Dec.20 - The collapse of the roof of a London theatre brought much of the capital's renowned West End theatre district to a standstill and injured nearly 90 people. Theatre managers are beginning to assess the potential damage to their trade at the height of the Christmas season. Ciara Sutton reports.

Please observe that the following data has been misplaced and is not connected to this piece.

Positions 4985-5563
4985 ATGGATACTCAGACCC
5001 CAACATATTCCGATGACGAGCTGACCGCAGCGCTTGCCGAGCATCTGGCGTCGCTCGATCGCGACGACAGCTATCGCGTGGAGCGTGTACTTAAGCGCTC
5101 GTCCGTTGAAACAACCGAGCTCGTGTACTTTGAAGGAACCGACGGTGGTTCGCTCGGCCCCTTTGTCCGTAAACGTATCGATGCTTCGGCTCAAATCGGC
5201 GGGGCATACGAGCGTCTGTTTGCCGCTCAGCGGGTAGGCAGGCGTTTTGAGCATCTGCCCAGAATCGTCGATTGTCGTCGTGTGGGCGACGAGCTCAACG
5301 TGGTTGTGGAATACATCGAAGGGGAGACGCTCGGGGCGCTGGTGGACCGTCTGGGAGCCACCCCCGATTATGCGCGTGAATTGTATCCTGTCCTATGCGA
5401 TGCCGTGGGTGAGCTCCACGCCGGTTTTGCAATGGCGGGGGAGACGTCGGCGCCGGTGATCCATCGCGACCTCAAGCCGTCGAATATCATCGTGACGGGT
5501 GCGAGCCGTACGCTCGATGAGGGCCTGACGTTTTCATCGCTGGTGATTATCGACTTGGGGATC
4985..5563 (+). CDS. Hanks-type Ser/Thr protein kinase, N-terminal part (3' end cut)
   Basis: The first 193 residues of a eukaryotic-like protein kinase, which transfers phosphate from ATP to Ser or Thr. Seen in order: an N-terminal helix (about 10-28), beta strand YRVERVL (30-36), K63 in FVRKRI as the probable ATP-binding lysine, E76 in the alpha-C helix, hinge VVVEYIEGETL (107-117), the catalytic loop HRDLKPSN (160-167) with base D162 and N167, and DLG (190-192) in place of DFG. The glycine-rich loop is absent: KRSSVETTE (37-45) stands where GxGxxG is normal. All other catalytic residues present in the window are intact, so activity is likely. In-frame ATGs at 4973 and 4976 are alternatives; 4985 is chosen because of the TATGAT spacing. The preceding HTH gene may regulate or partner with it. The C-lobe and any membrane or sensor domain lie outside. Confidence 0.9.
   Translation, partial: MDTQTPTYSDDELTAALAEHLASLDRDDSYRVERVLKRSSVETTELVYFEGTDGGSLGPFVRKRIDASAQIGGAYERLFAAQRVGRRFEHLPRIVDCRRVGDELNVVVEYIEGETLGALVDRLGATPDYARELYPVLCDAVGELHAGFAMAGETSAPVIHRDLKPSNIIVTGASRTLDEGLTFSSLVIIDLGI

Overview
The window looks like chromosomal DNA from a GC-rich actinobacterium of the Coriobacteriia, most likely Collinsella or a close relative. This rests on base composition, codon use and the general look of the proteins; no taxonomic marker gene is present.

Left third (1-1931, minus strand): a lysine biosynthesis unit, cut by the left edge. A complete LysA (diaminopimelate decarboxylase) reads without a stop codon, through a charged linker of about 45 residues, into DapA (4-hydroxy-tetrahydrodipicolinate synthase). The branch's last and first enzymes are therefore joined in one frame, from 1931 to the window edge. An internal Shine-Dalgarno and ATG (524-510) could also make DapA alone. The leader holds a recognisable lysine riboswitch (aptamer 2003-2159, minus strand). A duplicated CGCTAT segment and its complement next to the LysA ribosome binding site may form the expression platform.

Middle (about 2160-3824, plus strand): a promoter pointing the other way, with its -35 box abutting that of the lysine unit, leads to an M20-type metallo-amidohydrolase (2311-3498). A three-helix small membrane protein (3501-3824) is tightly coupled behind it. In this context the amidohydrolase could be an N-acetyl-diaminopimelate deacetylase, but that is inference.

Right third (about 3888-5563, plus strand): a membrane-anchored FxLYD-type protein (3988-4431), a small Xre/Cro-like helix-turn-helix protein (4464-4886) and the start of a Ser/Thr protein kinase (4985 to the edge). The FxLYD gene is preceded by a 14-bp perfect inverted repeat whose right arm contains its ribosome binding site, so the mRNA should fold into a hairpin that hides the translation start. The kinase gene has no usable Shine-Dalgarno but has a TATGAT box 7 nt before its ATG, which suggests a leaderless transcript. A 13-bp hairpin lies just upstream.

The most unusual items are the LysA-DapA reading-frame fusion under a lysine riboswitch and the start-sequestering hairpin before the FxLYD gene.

They're iconic to the heart of London's West End - with some theatres dating back over a hundred years. Nearly 90 people were injured when part of the ceiling collapsed during a performance at the packed Apollo theatre, bringing the city's entertainment district to a standstill. The audience was showered with debris, where about 720 people including many families were watching "The Curious Incident of the Dog in the Night-Time". With scores of tourists filling the stalls every day, concerns are now being voiced over the safety and maintenance of the buildings. Analysts say London's West End is crucial to the country's tourism industry. Mike Ingram is market strategist at BGC. (SOUNDBITE) (English) BGC's MIKE INGRAM, SAYING: "Every year there are about 2.7 million theatre-goers that visit London. They pump in nearly 3 billion pounds a year. And of course there is the broader tourism industry in the UK which is now estimated at 21 billion and growing at around 6 percent a year. So this sort of high profile incident potentially has a massive impact on the UK economy." While an investigation is under way into what happened at the Apollo, theatre experts say there is no need for panic. Marc Sinden is Director of TV series Great West End Theatres. (SOUNDBITE) (English) MARC SINDEN, DIRECTOR OF SERIES GREAT WEST END THEATRES "It's a terrible accident, it happens. That's what the word accident it. An unforeseen situation. But these theatres are safe. These theatres are checked annually by the county council and the fire brigade. They wouldn't have their operating license, which is an annual check, if they weren't safe." Tourism is one of Britain's top industries and London has enjoyed record success since the 2012 Olympics. Tourists flooding the capital over the festive period will be hoping the show can go on.